on May 4, 2000
I am not a great fan of oysters, but I am a very great fan of M.F.K. Fischer, and she makes an extraordinarily convincing case for the humble bivalve. In her sensuous, intelligent, witty and charming prose, she tells tales and relates recipes and historical trivia that will have even the most hardened anti-oyster reader craving the savor of oyster stew, or good old-fashioned oyster stuffing, or hang-town fry. This is a perfect paean to a food men of almost every culture have enjoyed throughout history. Whether you like the things or not, you will love this delicious, funny, warm book--and you, like me, may decide to give oysters another chance!
on July 30, 2007
This work is a beautiful piece of food writing. Fisher tells delightful tales of the oyster, both from a natural history and culinary history perspective. Integrated in to these stories are a fair mix of recipes and pieces of food advice. Embedded in all of this is a delightful sense of whimsy, which makes the reader think that while oysters are serious food, there is no reason to be completely serious about food.
It had me craving oysters from page one, and it is now a goal of mine to make Oyster stew this year. Some of the other recipes seem a bit silly, but I'll try one of those at least.
on December 11, 2007
MFK Fisher is like the Bach of authors. I bought this book because I love oysters, but after reading this book I was transported to a time and place to an atmosphere of life that doesn't seem to exist anymore. And I became enamored with the author.
It is hard to describe her work. Every word seems perfectly placed, like a musical note. This book is like a masterpiece in writing. I love oysters even more because of it. I have tried the recipes listed, and they have turned out incredible. The oyster stew was fantastic.
There is a recipe for Ramos' Gin Fizz, a drink I have never heard of. I researched it, and the drink was invented in the early 19th century!! It doesn't give the recipe for the drink which is a shame, but I did find the recipe on line and I did try it. It was very good. There is a sense of food archeology with the book, as if you are Indiana Jones discovering a lost city. You must read it to understand what I'm saying.
Every time I read this book, I feel transported in time to a happier place, where food was better. I feel like I'm tagging along with Fisher discovering hidden treasures of restaurants in remote locals.
Pick up this book if you love oysters, also pick it up if you love great writing by a great author.
This slim volume was given to me by a friend who knows of my great culinary passion for oysters. I had never heard of Fisher, was surprised that such a book existed, thanked him and then sat down to read it that evening. A couple of hours later I was a devoted M.F.K. Fisher fan. In an age where pleasure seems to be so complicated and few people can or are willing stop and smell the roses as they say, Fisher's analysis of the oyster is incredibly refreshing. It is a short, poetic reflection on the beauty of the oyster: from its remarkable biology and presence on Earth to simple recipes from her childhood. This is a truly joyous book that is essentially about the need for appreciation of the beauty, especially the simple beauty, to be found in life. Amidst the confusion of the modern world and the turmoil of the average man's life this book is a pause, a meditation, a prayer if you will to Nature and God, in whatever form He takes in your life. Needless to say, one need not like oysters to appreciate this book. I would be hard pressed to come up with a better way to spend a few dollars.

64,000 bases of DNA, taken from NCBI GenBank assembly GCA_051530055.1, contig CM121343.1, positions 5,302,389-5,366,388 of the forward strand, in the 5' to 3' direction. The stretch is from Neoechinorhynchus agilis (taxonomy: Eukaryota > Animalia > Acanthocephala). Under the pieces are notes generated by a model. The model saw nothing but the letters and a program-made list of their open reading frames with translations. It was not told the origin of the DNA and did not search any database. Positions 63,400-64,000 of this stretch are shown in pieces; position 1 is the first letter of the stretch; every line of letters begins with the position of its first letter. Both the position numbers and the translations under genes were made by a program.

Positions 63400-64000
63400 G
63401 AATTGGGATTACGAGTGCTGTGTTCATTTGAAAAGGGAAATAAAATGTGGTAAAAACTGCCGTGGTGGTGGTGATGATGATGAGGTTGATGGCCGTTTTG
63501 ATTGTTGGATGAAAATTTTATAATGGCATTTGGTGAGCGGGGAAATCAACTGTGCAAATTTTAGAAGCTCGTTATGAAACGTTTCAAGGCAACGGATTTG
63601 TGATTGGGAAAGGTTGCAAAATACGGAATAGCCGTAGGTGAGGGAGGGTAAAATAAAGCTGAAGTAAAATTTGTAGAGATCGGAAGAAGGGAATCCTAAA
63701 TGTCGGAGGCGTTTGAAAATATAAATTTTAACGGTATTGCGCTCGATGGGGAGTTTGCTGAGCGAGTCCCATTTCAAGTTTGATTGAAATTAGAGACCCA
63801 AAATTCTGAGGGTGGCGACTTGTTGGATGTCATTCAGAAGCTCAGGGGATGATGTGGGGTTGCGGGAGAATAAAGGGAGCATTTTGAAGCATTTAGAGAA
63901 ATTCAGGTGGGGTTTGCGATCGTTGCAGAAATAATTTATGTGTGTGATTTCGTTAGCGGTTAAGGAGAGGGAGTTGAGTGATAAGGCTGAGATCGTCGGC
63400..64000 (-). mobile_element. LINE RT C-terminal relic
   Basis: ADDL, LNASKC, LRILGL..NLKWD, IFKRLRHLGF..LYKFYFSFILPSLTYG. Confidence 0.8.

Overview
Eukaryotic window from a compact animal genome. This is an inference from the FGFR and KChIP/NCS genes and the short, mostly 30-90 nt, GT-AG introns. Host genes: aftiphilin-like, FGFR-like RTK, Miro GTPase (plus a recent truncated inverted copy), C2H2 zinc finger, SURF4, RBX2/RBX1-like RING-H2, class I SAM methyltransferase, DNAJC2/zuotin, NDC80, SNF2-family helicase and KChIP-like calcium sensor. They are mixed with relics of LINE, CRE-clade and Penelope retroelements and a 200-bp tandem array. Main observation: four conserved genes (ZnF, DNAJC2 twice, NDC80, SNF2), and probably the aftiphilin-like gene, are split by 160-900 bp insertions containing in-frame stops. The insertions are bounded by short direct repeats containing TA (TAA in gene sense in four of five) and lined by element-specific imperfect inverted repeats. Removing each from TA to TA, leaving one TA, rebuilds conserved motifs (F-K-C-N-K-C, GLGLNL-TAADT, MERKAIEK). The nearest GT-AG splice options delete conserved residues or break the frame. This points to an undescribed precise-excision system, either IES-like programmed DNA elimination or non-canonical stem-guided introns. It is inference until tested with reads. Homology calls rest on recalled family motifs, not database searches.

on June 23, 2015
MFK Fisher has a beautiful writing style along with a wry wit and deep insight regarding any subject she takes on. Consider the Oyster is much more than a 'cookbook', although there are a number of oyster recipes within it's covers and less than a 'history' of the oyster, although there is a great deal of factual information about this bivalve in the book. It is truly a memoir of "gourmandise" and a slim but delightful book. Highly recommended
on January 14, 2014
I quote from back cover "MFK Fisher, whom John Updike has called our "poet of the appetites," here pays tribute to that most enigmatic of ocean creatures, the oyster."
Well said! MFK Fisher (1908-1992) surely lives in culinary history as a "weaver of words" with all things culinary. So much so that the reader can smell the waft of oyster stew simmering... She takes you where she was, where she went in her discovery of all foods flavorful and romantic... She had a recipe and a story living right along side as that chowder simmered over the stove...
A master of her craft. A lover of foods with artist romantic sense. She is among the highest classically written prose writers of the culinary world!
I would of like to have known her. We could have been good friends...
on April 8, 2015
Written well before I was born. Well before I had my first oyster. Well before the food network. It's a very bright and cheerful read. Funny, witty, quirky. A little history, a little fact, a few recipes. Needs to be sold in every seafood shope from Newfoundland to Virginia.
on September 16, 2014
The second book by this prolific and influential author, it tells with wit, poetry, and precision the story from birth to table of an amazing food. "Consider the Oyster" is a short, flavor enhancing read and a magnificent introduction to a writer several newer generations could benefit from. Although others have been incorrectly credited with creating a food-specific tomb, this was the first of its kind.
on April 3, 2009
This book takes you back in time when America was raw and free.This ladys brutal truth is sexy.
on April 17, 2013
None of my friends beliwve that this is a real book despite proof otherwise. A book about oysters!? Indeed. It is utterly fascinating. I gained a new respect about this delicious little sea creature.